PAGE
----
A 20-year-old honor student at California State University, Long Beach is spending the 1999-2000 academic year abroad after accepting a position as a foreign assistant with the French Ministry of Education.
In her new position, Sharon Hathaway, a senior with a double major in medical microbiology and French, will be teaching English conversation classes at one of the largest high schools in France-Lycee de Presles with about 2,300 students.
"Initially, it was a difficult decision," noted Hathaway, a President's Scholar at CSULB who is deferring her scholarship while in France. " I eventually decided that taking a year off from my studies and graduating later was worth it to spend a year in Europe. I really think this trip is going to be a defining experience in my life."
Hathaway is one of four foreign assistants hired this year (two American, one German and one Spaniard, all female). The high school she will be teaching at is located just on the outskirts of Vichy, a small city in a mountainous region of central France. She will work 12 hours a week for a salary of around $20 an hour.
The four assistants will share a three-bedroom flat located on the school grounds. Hathaway said the rent for the flat (including utilities) is under $70 a month each, and lunch and dinner are available at the school cafeteria for under $3 a meal.
"The center of Vichy is about a 15-minute walk from the school, and there is a good public transportation system consisting of buses and trains," said Hathaway, who also mentioned that she will receive seven weeks of vacation during the year. "I'm going to get a Eurail Pass, and when I'm not teaching, I intend to travel Europe. My last two semesters at Cal State Long Beach have been really, really busy. This is going to be a nice break."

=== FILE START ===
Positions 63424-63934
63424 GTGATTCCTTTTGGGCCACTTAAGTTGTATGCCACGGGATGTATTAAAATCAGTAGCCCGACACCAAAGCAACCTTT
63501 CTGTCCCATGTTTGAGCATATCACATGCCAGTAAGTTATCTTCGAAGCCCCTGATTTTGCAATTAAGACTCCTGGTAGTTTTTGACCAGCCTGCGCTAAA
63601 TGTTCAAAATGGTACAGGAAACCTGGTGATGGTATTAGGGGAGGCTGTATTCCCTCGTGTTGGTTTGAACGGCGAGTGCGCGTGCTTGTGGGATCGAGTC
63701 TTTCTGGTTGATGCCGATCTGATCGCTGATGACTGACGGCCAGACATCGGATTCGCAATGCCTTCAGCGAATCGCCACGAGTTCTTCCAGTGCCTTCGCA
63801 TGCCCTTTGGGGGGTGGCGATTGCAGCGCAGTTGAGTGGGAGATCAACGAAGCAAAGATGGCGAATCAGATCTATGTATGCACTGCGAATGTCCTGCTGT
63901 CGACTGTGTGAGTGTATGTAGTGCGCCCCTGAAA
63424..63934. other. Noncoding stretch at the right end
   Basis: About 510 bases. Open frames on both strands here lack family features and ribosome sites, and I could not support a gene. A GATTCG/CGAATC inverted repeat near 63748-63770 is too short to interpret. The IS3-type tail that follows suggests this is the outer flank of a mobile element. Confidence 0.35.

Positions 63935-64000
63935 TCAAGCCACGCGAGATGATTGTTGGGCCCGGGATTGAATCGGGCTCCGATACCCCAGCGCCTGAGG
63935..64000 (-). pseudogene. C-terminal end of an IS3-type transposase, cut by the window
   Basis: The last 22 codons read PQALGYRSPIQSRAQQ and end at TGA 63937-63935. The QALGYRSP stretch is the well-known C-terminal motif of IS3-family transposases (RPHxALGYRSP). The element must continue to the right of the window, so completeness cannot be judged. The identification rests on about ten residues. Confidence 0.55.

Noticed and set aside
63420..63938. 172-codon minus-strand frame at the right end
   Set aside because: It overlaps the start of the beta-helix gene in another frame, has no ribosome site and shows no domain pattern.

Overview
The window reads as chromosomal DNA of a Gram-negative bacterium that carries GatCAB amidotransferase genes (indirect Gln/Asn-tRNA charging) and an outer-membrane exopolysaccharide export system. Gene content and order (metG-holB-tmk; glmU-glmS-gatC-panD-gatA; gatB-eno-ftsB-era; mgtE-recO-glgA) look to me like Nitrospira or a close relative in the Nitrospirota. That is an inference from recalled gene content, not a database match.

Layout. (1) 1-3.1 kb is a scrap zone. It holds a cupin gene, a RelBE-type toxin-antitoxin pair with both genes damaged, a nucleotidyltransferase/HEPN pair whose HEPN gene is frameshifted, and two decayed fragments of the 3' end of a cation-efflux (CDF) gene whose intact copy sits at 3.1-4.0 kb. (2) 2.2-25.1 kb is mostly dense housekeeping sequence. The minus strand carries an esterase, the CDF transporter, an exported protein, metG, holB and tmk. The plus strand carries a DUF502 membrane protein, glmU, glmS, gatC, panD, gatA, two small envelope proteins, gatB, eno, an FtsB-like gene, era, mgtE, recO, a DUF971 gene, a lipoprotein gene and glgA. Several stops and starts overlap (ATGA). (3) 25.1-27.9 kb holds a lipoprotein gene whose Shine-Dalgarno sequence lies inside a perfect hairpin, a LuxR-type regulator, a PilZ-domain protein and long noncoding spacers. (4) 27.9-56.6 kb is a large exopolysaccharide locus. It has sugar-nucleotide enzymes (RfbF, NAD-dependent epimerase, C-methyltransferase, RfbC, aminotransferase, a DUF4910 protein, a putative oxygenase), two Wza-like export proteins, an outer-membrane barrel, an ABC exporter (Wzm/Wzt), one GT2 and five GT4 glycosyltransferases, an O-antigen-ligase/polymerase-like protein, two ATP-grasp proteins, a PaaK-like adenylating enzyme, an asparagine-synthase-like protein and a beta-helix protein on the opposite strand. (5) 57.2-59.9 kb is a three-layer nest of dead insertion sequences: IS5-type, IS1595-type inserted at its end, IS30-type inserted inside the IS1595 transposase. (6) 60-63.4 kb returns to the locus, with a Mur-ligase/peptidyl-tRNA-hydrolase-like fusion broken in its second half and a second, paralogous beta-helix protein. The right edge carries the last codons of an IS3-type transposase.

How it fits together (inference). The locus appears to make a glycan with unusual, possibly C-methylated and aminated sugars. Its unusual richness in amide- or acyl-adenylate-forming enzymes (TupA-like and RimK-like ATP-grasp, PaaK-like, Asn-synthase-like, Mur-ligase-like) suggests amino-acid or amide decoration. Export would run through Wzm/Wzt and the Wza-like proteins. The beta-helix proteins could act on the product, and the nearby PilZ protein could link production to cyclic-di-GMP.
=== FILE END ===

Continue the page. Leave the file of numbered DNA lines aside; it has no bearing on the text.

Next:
Hathaway took four years of French in high school, but she didn't take the language during her freshman year at CSULB. Shortly after, she began to realize her skills in the language were deteriorating. So, she decided to take French, and, more than that, she decided to major in it.
Still, she never imagined her love for the language would lead to a year of teaching in France.
"When Professor (Elizabeth) Dahab told me she was going to nominate me for the position, I felt like I had been hit by a bomb. It was just out of the blue," Hathaway recalled. "I was just walking along having a nice semester, and all of a sudden, someone tells me I have an opportunity to live in France for a year. It was very surprising, but I'm really happy to have this opportunity."
She is also admittedly a little nervous about teaching. With students ranging in age from 15 to 21, there is a chance Hathaway will be instructing students who are older than she is.
"I've got a little bit of teaching experience but not in English conversation. So, I am a little intimidated," she confessed. "But, I contacted the woman who had the same position last year. She lives in Great Britain, and she just told me wonderful stories about how there are no discipline problems at the school, and how there are 20 English teachers who are all very helpful in giving lesson-plan ideas."
In addition to her teaching and traveling, Hathaway said she was hoping to take a few classes toward her French degree at a local college near Vichy.
Hathaway, the daughter of Tim and Miyo Hathaway of Costa Mesa, is a 1997 graduate of Calvary Chapel High School, also in Costa Mesa, where she was a National Merit finalist. That distinction helped earn her a full academic scholarship to Cal State Long Beach through the President's Scholars Program.
Established in 1995 by President Robert C. Maxson, the President's Scholars Program was created to attract the state's best and brightest high school graduates to the CSULB campus. To that end, the program recruits qualifying valedictorians and National Merit Scholars from accredited California high schools.
Public Affairs Offices/Campus News